Iceland extends bar, nightclub COVID-19 closures in capital area until September 27

Reykjavik, Iceland. The Arctic Circle Assembly was held in the city this week. (Matt Cardy/Getty Images)
Reykjavik, Iceland. Nightlife will be a lot quieter here in the coming week as Iceland extends its closure of bars and nightclubs in a bid to contain new COVID-19 infections. (Matt Cardy/Getty Images)
Iceland has extended its closure of bars and nightclubs until September 27 in an effort to tamp down ballooning COVID-19 numbers.

The country’s Minister of Health, Svandis Svavarsdottir, approved a proposal by the country’s chief epidemiologist on Monday.

Svavarsdottir had previously ordered bars and nightclubs shut from September 18-21 after in uptick in COVID-19 numbers last week.

Iceland’s Minister of Health Svandis Svavarsdottir. (Government of Iceland)

Contact tracing at the time revealed at least a quarter of the cases were related to nightlife venues in the Reykjavik capital area.

7 places affected

As before, the order affects businesses in Reykjavik and the nearby towns and municipalities of Mosfellsbaer, Hafnarfjordur, Gardabaer, Kopavogur, Kjosarhreppur and Seltjarnarnes.

As of Tuesday, Iceland has had 2,419 confirmed cases of COVID-19 and 10 deaths since the pandemic began. Health authorities are reporting 68.4 domestic infections per 100,000 people over the last 14 days.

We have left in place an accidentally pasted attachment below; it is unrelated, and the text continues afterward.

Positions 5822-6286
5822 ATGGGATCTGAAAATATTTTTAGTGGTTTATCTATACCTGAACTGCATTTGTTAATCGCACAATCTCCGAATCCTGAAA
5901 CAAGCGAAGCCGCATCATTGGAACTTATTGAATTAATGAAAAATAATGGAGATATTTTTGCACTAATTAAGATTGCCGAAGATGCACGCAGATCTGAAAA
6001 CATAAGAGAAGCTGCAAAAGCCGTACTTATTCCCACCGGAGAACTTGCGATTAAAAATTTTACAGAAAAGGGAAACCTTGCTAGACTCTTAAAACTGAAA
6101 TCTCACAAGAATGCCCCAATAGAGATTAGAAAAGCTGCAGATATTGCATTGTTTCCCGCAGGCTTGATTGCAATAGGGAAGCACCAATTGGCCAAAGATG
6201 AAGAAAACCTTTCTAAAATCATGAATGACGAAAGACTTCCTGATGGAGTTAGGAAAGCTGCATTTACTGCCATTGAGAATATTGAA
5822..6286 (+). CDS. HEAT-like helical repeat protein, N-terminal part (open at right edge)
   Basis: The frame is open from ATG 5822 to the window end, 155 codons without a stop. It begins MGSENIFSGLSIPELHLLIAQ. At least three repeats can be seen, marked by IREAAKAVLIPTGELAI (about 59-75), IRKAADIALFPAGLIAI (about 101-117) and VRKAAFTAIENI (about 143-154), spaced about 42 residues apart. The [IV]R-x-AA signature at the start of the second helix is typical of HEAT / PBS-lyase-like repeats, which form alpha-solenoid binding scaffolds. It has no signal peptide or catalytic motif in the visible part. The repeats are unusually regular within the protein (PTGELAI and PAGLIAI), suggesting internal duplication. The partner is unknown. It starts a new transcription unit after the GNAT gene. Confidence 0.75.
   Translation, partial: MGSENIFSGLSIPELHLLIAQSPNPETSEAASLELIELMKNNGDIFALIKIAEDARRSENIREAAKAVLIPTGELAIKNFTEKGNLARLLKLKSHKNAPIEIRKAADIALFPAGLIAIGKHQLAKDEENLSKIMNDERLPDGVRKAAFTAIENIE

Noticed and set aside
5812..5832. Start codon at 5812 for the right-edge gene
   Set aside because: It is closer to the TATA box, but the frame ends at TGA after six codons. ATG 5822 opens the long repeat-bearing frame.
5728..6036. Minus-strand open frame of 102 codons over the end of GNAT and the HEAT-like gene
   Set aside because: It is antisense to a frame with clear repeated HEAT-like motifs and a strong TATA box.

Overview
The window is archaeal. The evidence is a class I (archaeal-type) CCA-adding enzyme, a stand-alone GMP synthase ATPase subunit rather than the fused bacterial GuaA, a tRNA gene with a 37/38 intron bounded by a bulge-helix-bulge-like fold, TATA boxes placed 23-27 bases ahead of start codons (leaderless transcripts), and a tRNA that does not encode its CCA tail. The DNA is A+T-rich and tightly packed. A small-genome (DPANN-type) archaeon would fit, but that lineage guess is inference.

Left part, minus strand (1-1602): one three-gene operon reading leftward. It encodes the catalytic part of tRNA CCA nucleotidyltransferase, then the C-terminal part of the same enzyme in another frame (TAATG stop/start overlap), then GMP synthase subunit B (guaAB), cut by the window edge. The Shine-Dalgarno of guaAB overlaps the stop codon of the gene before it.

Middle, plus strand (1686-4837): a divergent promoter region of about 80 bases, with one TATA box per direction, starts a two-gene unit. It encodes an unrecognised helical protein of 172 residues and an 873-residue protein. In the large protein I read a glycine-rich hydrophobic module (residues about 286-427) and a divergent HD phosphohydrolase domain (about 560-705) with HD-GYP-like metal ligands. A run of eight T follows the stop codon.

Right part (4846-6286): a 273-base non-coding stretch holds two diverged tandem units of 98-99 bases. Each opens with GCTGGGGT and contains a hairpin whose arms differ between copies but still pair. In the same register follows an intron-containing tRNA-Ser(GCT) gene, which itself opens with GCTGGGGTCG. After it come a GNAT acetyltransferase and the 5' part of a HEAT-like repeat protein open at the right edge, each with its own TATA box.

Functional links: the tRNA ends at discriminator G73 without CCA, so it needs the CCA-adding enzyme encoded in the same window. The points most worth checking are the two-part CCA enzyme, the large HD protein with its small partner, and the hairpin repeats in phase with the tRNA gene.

Write to Eilís Quinn at eilis.quinn(at) 

Related stories from around the North:

Canada: Chamber of Commerce in Canada’s Northwest Territories balks at price tag for new COVID-19 secretariat, CBC News

Finland:  Finnair to end flights to five regional airports, including to Kemi, Lapland, Yle News

Denmark: Faroe Islands updates COVID-19 guidelines for travellers, Eye on the Arctic

Greenland: Greenland approves revised COVID-19 strategy, Eye on the Arctic

Iceland: Iceland relaxes COVID-19 restrictions for the arts, allows rehearsals to resume, Eye on the Arctic

Sweden: Finland, UK to remove travel restrictions on Sweden, Radio Sweden

United States: To stop coronavirus, Arctic communities took matters into their own hands. Can it last?, Blog by Mia Bennett

Eilís Quinn, Eye on the Arctic

Eilís Quinn is an award-winning journalist and manages Radio Canada International’s Eye on the Arctic news cooperation project. Eilís has reported from the Arctic regions of all eight circumpolar countries and has produced numerous documentary and multimedia series about climate change and the issues facing Indigenous peoples in the North.

Her investigative report "Death in the Arctic: A community grieves, a father fights for change," about the murder of Robert Adams, a 19-year-old Inuk man from Arctic Quebec, received the silver medal for “Best Investigative Article or Series” at the 2019 Canadian Online Publishing Awards. The project also received an honourable mention for excellence in reporting on trauma at the 2019 Dart Awards in New York City.

Her report “The Arctic Railway: Building a future or destroying a culture?” on the impact a multi-billion euro infrastructure project would have on Indigenous communities in Arctic Europe was a finalist at the 2019 Canadian Association of Journalists award in the online investigative category.

Her multimedia project on the health challenges in the Canadian Arctic, "Bridging the Divide," was a finalist at the 2012 Webby Awards.

Her work on climate change in the Arctic has also been featured on the TV science program Découverte, as well as Le Téléjournal, the French-Language CBC’s flagship news cast.

Eilís has worked for media organizations in Canada and the United States and as a TV host for the Discovery/BBC Worldwide series "Best in China."

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